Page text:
Perry Ellis won’t argue with anybody who says the first semester of one’s college career just might be the most difficult of all.
“I mean, it’s pretty tough. You really have to focus,” Ellis, Kansas University’s 6-foot-8 freshman basketball forward from Wichita, said as Friday’s Stop Day approaches, signaling the end of fall semester of the 2012-13 school year. “There’s so much you have to do compared to high school. So many other things are thrown at you whether academics, basketball,” added Ellis, Class of 2012 valedictorian at Wichita Heights High School, who said he’s been tested, but not overwhelmed at KU.
“I’m just a freshman trying to get better,” he said. “I just do what they tell me and try to get better as a player and a person.”
The 225-pound McDonald’s All-American and four-time high school state champion has averaged 6.4 points and 4.0 rebounds in 16.0 minutes a game over seven games. He’s hit 47.1 percent of his shots and 76.5 percent of his free throws heading into Saturday’s 1 p.m., home game against Colorado.
“Defense is the main thing. You’ve got to get out on defense and everything else comes from that,” Ellis said of lessons learned on the court thus far.
Ellis — he has started two of seven games — has competed for minutes at the power forward spot with senior Kevin Young (4.7 points, 6.2 rebounds, 18.3 minutes per game, four starts) and red-shirt freshman Jamari Traylor (2.7 points, 2.6 rebounds, 13.3 minutes per game, one start).
“I think it is going to make us all better players,” Ellis said of the competition. “We are all competing at practice. I think it’ll work out.”
KU coach Bill Self said Ellis “has improved so much,” since arriving on campus for summer school in June.
“This is a compliment to Perry, so nobody take this the wrong way ... he is a teaser,” Self said, asked about Ellis on Monday’s weekly “Hawk Talk” radio show. “He shows you how fast he can run. He shows you how high he can jump. He shows you how he can score, so you want that more often. You want more.”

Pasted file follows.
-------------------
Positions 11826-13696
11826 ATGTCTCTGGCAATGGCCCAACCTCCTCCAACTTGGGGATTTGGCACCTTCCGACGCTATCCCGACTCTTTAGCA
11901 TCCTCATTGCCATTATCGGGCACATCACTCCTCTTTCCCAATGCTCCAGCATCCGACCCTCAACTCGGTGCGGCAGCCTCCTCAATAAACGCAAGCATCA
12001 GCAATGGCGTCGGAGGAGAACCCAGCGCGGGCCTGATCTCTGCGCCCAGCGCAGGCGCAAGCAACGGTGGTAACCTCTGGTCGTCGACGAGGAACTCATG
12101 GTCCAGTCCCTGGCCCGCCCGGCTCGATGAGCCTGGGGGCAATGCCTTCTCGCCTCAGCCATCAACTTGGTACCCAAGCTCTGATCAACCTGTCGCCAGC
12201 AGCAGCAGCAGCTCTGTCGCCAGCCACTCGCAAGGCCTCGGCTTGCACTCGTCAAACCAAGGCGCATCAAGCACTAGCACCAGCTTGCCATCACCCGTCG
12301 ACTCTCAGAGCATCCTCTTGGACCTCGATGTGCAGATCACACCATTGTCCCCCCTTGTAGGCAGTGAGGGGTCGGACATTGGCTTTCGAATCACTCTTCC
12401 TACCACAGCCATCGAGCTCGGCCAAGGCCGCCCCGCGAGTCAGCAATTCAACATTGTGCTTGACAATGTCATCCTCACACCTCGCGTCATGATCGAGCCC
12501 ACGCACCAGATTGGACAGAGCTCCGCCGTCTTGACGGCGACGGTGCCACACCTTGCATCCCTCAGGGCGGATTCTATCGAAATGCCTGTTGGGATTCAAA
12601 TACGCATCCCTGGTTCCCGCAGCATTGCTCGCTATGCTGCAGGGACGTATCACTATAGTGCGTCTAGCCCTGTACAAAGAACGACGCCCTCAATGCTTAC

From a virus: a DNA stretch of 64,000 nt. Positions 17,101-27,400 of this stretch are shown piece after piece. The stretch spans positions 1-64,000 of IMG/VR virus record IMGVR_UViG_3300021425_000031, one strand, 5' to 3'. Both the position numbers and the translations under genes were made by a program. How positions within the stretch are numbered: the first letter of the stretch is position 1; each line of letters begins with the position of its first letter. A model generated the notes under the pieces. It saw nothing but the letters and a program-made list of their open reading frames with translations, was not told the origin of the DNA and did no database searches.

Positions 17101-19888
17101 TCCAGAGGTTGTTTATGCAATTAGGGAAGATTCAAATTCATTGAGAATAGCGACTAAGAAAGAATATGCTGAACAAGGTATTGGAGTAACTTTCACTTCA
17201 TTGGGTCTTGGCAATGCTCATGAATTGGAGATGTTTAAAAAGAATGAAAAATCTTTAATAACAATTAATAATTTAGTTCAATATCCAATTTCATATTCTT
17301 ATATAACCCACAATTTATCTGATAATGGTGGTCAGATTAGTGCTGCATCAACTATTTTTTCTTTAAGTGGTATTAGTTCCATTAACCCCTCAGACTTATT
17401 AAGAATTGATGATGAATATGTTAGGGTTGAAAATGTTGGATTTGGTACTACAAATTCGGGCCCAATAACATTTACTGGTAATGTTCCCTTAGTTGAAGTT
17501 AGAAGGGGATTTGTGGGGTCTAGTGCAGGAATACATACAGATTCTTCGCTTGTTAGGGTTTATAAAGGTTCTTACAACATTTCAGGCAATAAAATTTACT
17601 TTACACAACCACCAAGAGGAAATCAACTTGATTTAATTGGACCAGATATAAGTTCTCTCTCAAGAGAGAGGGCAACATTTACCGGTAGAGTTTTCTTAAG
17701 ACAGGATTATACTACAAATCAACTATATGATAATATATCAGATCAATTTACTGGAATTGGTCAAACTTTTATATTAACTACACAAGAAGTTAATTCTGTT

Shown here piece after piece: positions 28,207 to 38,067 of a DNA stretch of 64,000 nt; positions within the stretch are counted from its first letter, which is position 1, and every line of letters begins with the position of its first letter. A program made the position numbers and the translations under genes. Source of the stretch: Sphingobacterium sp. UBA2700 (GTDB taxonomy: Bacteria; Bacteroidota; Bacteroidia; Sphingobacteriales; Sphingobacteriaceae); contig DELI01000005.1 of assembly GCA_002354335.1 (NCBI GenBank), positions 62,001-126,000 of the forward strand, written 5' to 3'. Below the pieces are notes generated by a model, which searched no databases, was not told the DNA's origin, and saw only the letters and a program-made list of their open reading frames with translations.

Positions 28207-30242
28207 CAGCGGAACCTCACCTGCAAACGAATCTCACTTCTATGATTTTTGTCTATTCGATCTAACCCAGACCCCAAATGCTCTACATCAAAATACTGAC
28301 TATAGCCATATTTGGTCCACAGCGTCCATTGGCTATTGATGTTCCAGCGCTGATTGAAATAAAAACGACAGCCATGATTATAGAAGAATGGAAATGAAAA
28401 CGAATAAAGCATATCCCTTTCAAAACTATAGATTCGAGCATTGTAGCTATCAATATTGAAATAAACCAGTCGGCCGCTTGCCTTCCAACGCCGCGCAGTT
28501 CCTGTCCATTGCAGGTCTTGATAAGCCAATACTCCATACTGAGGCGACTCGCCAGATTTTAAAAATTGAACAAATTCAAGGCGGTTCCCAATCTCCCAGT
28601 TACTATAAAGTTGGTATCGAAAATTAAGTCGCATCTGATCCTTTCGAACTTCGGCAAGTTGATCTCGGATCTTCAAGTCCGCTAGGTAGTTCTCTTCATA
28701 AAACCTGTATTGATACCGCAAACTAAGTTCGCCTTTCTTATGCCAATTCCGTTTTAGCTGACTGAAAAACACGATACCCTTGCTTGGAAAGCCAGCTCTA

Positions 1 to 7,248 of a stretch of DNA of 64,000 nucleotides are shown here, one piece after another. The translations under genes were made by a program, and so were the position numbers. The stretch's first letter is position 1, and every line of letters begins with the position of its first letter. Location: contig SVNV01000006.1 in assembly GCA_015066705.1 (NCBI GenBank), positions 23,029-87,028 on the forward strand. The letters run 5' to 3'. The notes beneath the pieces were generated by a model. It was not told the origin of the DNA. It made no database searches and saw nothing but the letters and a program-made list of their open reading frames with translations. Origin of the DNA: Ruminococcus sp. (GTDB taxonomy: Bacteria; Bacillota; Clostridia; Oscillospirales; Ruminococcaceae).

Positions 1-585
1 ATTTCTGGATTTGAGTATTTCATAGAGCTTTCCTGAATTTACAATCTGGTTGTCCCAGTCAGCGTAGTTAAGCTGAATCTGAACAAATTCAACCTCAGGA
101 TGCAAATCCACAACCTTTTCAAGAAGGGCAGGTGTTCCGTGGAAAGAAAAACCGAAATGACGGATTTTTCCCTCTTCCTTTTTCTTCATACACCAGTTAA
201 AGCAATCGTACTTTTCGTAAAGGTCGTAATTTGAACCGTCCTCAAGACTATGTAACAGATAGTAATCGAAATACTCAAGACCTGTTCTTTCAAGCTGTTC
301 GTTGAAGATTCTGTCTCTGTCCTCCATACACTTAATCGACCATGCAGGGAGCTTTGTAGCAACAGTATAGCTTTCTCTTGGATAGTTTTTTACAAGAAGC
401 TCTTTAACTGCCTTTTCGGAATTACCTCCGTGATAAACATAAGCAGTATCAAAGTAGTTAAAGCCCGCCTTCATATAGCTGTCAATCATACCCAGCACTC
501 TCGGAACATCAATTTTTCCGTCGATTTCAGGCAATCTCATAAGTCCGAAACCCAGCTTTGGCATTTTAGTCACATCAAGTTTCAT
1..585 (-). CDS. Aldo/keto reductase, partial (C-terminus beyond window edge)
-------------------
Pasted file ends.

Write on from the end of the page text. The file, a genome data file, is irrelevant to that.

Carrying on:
Self said that as a conscientious freshman, Ellis is “trying to fit in. He is not one of those kids that can just say, ‘Hey forget it. I’m just going to go play.’ He’s one of those, ‘I want to play, but don’t you want me to be over here or do you want this foot up or back?’ He analyzes everything too much and then he gets slow and not aggressive. He’ll come out of it when he quits thinking. Usually you want guys that can think. I want guys that don’t think, that just go play.
“After they learn what to do, why do they need to think? It becomes reactionary,” Self added. “He is not at that level yet. Everybody is important to our team without question, but he is really important because he is a guy who can score. We’ve got to get him where he is more aggressive. He has shown flashes of that.”
Ellis had 15 points in KU’s season-opener against SE Missouri State and 12 against Washington State. He’s totaled four points in each of the last three games, against Oregon State, San Jose State and Saint Louis.
“He needs to have some success in the game,” Self said. “He needs to see the ball go in the hole. I’ve seen in practice he catches it and shoots it. In the game, he catches it, hesitates and tries to back a guy down rather than make an aggressive move. It’s something he’ll get better at. He’s more than capable.
“We also have to understand, hey, Julian (Wright) wasn’t good enough to start until after Christmas, neither was Mario Chalmers. Those guys turned out to be pretty good players. It’s a different deal, different speed, different competitive level. He’ll get there. He just needs some time and a lot of reps.”
Ellis said his teammates have made the transition to college less difficult.
“Just listening to these guys every day ... the seniors really help me out a lot, motivating me day in and out,” Ellis said. “Jeff (Withey), Elijah (Johnson), Travis ... I look and see what they do in practice and kind of follow what they do. And Kevin ... the energy he brings is something I can take from his game and get better, the energy he brings on the court,” Ellis added.